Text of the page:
Vasopressin antagonists in the management of heart failure

Joseph Rossi*, Cesare Orlandi, Mihai Gheorghiade

*Corresponding author for this work

Research output: Contribution to journalReview articlepeer-review

4 Scopus citations


Vasopressin antagonists have been studied in a variety of clinical settings, including patients with acute and chronic heart failure. The clinical trials published to date have sought to describe the clinical and physiologic effects of these agents in an effort to prove clinical efficacy and safety. A variety of agents with varying effects on V2 and V1a vasopressin receptor subtype have been studied. They have been shown to reduce bodyweight and improve serum sodium without worsening renal function. They may also decrease the need for loop diuretic use and may be particularly useful in patients with hyponatremia in the setting of volume overload. Further studies are underway that are powered to assess for morbidity and mortality benefits. The beneficial effects have been well documented but, until outcomes are understood more fully, the use of these agents should be limited to currently approved indications. In the USA, this includes only the treatment of euvolemic hyponatremia.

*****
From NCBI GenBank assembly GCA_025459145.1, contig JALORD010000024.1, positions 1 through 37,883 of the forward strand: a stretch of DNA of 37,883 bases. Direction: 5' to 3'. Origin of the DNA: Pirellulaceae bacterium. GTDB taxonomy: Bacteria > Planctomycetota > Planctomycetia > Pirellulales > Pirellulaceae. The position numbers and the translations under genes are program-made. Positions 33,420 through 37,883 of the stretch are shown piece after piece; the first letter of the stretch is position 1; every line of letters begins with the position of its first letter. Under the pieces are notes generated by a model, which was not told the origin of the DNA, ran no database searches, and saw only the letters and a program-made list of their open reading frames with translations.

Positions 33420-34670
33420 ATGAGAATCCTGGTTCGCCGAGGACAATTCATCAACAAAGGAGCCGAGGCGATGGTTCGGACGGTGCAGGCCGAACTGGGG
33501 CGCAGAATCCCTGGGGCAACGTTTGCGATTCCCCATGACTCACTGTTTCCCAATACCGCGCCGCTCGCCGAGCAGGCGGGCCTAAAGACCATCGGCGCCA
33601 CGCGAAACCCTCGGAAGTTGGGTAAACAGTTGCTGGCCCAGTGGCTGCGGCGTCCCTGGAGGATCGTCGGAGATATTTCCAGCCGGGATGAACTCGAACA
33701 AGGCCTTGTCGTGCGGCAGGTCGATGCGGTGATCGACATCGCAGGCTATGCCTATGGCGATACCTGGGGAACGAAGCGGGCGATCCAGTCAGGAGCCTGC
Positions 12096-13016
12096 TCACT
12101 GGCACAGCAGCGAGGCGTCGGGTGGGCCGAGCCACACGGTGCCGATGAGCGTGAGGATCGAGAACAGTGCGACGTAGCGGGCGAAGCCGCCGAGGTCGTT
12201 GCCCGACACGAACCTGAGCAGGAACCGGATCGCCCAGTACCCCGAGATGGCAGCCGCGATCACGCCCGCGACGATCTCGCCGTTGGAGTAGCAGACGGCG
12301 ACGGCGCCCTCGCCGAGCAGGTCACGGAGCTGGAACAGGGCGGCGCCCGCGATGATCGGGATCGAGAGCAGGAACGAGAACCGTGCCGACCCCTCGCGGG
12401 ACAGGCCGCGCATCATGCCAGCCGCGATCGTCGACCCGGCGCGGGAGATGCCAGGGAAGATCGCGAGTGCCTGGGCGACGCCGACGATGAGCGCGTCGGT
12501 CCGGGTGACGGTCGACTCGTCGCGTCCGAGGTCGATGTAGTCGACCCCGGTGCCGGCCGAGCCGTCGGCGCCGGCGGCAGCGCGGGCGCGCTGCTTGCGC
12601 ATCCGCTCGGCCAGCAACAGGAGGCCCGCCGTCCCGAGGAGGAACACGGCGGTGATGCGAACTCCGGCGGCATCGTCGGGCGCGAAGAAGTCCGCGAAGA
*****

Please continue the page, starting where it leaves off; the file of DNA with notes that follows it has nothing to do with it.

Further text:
Original languageEnglish (US)
Pages (from-to)323-330
Number of pages8
JournalExpert Review of Cardiovascular Therapy
Issue number2
StatePublished - Mar 1 2007


  • Bodyweight
  • Cardiac failure
  • Diuretics
  • Hyponatremia
  • Tolvaptan
  • Vasopressin antagonist

ASJC Scopus subject areas

  • Internal Medicine
  • Cardiology and Cardiovascular Medicine


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